FIG. 11 is a top plan view of a power transfer body 74 according to the embodiment of FIG. 10. Power transfer body 74 of FIG. 11 may comprise either a power input body or a power output body. An exemplary array or distribution of projections 76 is illustrated in top plan view in FIG. 11. FIG. 12 is a top plan view of a power transfer body 74 according to the embodiment of FIG. 10, and further depicting a path 78 or trajectory along which projections 76 are provided. Ash shown, path 78 generally follows the aforementioned pattern or fermat's spiral formation.

FIG. 13 depicts a power transfer body 80 according to an alternative embodiment with a predetermined surface texture 82, the surface texture comprising a plurality of diamond-shaped protrusions, which may alternatively be provided as diamond-shaped indentations. Peripheral edges and/or top surfaces of the protrusions interface with a second power transfer body to accomplish power, torque, and angular velocity transmission between the two bodies.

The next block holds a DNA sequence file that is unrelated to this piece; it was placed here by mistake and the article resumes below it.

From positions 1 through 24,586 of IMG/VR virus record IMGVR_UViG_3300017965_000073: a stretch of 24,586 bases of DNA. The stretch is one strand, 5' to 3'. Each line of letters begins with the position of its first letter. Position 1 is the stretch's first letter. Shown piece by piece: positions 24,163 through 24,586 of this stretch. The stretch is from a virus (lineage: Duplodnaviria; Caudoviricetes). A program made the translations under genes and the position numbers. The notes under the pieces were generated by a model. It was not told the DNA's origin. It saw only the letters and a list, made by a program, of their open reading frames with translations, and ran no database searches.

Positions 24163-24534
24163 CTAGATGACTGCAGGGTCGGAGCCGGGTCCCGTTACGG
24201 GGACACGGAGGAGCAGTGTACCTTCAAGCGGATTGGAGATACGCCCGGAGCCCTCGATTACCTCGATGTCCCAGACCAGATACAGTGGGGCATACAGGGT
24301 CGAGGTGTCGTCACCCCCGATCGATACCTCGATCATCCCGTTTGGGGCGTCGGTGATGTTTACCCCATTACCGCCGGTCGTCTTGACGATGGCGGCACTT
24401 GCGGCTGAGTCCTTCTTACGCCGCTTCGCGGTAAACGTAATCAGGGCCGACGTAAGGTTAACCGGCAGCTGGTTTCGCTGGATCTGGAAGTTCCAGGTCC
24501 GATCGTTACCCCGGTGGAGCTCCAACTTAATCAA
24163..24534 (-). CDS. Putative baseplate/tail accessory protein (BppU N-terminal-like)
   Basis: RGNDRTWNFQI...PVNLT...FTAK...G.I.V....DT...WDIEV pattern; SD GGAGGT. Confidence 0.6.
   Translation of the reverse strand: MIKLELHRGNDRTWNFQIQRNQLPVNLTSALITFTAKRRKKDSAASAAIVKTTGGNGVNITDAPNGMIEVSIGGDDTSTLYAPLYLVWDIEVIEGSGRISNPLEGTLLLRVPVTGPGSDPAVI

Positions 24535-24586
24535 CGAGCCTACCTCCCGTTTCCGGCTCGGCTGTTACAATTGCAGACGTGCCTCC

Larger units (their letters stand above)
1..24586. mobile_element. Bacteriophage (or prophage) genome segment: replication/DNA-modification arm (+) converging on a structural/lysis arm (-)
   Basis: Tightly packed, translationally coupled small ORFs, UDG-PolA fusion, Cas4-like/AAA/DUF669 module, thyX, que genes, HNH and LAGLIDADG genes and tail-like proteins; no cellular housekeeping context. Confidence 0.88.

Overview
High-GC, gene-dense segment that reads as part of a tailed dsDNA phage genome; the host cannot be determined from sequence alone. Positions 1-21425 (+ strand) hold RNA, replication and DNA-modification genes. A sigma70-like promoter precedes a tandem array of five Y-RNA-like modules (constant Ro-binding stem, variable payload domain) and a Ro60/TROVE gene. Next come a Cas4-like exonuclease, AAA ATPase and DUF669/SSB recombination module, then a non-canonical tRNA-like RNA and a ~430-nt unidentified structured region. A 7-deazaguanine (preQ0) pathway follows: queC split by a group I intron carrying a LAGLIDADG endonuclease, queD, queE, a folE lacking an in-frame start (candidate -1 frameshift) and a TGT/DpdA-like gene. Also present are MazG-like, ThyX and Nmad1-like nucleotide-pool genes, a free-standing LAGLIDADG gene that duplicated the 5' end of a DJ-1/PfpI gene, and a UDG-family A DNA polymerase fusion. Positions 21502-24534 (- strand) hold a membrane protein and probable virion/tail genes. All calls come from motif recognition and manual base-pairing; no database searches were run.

The foregoing discussion has been presented for purposes of illustration and description and is not intended to limit the disclosure to the form or forms disclosed herein. Further, various features of the disclosure are grouped together in one or more aspects, embodiments, or configurations for the purpose of streamlining the disclosure. However, it should be understood that various features of the certain aspects, embodiments, or configurations of the disclosure may be combined in alternate aspects, embodiments, or configurations. Moreover, the following claims are hereby incorporated into this Detailed Description by this reference, with each claim standing on its own as a separate embodiment of the present disclosure.

While illustrative embodiments of the disclosure have been described in detail herein, it is to be understood that the inventive concepts may be otherwise variously embodied and employed, and that the appended claims are intended to be construed to include such variations, except as limited by the prior art.